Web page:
Blogging with screenshots

The joy of screenshots

One of the most useful tools for blogging is screenshots. You can use a screenshot for all kinds of things. I find it particularly useful for including stuff that I find on the Internet. For instance, did you know that the NY Times reported in 1969 that there were folks who thought the moon landing was faked? A screenshot of the NY Times website tells the story:

Generally, the most useful kind of screenshot is where you select a region of your screen which you wish to include. To do this on Windows, press Windows-Shift-S, then drag over the area you wish to create an image of; on Mac, it’s Command-Shift-4.

By combining this with writing blogs in Microsoft Word or Google Docs it makes it particularly easy to include pictures in your posts. You don’t have to worry about finding special HTML syntax to embed a tweet, or downloading and resizing an appropriate sized image to include some photo that you found, or any other special approach for different kinds of content. Anything that appears on the screen, you can take a screenshot, so you can put it in your post!

The problem of giant screenshots

Unfortunately, you might notice that when you paste your screenshot into your blog post, and then publish it, that it appears way too big, and not as sharp as you would like. For instance, here is the “commit” example image from my blog post about using Github Desktop:

This is about twice as big as it actually appeared on my screen, and not nearly as sharp. To fix it, have a look at the markdown for the image:

![](/images/gitblog/commit.png)

And replace it instead with this special syntax (note that you don’t need to include the ‘/images/’ prefix in this form):

{% include screenshot url="gitblog/commit.png" %}

This appears the correct size, and with the same sharpness that it had on my screen (assuming you have a high-resolution screen too):

You can do this quite quickly by using your editor’s search and replace feature to replace \!\[\](/images/ with the appropriate syntax, and then replace the end of the lines with ‘ %}’ manually. (Of course, if you know how to use regular expressions in your editor, you can do it in one step!)

(This cartoon is from the wonderful XKCD.)

The gory details

So, what’s going on here? Frankly, it doesn’t matter in the slightest. Feel free to stop reading right now and go and to something more interesting. But, if you have nothing better to do, let’s talk a little bit about the arcane world of high-resolution displays and web browsers. (Many thanks to Ross Wightman for getting me on the right track to figuring this out!)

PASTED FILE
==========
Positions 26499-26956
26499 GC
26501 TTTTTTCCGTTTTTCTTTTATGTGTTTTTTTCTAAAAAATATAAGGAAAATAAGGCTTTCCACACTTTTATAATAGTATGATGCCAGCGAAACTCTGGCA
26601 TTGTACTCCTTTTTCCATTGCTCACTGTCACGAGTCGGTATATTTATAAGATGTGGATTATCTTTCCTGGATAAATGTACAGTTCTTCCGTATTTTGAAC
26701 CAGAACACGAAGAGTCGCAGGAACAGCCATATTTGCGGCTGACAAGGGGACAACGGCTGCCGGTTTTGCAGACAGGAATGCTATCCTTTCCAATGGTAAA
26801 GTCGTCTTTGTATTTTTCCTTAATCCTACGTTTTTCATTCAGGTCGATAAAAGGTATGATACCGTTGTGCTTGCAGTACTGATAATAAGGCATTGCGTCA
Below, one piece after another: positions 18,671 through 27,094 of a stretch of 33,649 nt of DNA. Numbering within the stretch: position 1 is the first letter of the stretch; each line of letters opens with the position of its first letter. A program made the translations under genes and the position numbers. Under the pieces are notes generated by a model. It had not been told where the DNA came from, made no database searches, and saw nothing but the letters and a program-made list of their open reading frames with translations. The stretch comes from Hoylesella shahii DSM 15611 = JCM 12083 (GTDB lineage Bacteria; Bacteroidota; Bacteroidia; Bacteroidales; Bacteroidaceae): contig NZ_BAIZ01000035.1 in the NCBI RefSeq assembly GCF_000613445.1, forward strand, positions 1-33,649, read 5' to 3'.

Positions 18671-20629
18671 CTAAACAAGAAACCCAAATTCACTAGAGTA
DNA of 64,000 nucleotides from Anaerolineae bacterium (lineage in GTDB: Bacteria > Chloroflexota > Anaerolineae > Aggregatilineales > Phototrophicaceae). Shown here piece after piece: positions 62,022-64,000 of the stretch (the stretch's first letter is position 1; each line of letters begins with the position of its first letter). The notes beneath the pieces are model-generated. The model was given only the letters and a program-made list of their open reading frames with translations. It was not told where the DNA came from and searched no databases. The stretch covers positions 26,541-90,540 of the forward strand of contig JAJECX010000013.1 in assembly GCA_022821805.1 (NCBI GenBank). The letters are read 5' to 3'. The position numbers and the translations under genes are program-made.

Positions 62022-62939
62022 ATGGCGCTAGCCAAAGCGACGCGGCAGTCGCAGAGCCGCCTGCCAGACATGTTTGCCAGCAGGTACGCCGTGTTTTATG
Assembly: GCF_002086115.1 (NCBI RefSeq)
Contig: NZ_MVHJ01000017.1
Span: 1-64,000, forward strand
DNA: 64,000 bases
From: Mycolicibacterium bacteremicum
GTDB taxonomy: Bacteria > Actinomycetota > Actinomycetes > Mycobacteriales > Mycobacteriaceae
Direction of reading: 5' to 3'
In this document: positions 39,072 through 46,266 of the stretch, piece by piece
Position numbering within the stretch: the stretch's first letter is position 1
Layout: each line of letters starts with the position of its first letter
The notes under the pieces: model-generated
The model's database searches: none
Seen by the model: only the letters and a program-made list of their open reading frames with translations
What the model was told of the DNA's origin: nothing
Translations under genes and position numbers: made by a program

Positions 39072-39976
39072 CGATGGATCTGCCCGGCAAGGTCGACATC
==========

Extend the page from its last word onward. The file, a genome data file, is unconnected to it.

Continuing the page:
The basic issue is that your web browser does not define a “pixel” as… well, as a pixel. It actually defines it as 1/96 of an inch. The reason for this is that for a long time computer displays were 96 dots per inch. When screens started getting higher resolutions, as we moved from CRT to LCD displays, this caused a problem: things started looking too small. When a designer created something that was 96 pixels across, they had expected it to be 1 inch wide. But on a 200 dpi display it’s less than half an inch wide! So, the powers that be decided that the definition of a pixel in a web browser would remain as 1/96 of an inch, regardless of the actual size of pixels on your monitor.

But when I take a screenshot it actually has a specific number of pixels in it. When I then insert it into a webpage, my web browser decides to make each of those pixels take up 1/96 of an inch. And so now I have a giant image! There isn’t really one great way to fix this. Web forums are full of discussions amongst designers on various workarounds. But it turns out there’s a neat hack that generally works pretty well. Here’s what the HTML for an image normally looks like:

<img src="image.png">

We can replace that with this slight variation:

<img srcset="image.png 2w" sizes="1px">

The ‘2w’ and ‘1px’ tells the browser how we want to map the width of an image to pixels. All that matters is the ratio between these numbers, which in this case is 2. That means that the image will be scaled down by a factor of 2, and it will be done in a way that fully uses the viewers high-resolution display (if they have one).

This is a somewhat recent addition to web browsers, so if we also want this to work on people using older software, then we should include both the new and old approaches that we have seen, like so:

<img srcset="image.png 2w" sizes="1px" src="image.png”>

It would be annoying to have to write that out by hand every time we wanted an image, but we can take advantage of something called Jekyll, which is the underlying templating approach that Github Pages uses. We can create our own template, that is, a small piece of text where we can fill in parameters later, like so:

<img srcset="/images/{{ include.url }} 2w" sizes="1px" src="/images/{{ include.url }}">

In fast_template we have this saved in the filename “screenshot”, which is why we can use the convenient syntax we saw earlier:

{% include screenshot url="gitblog/commit.png" %}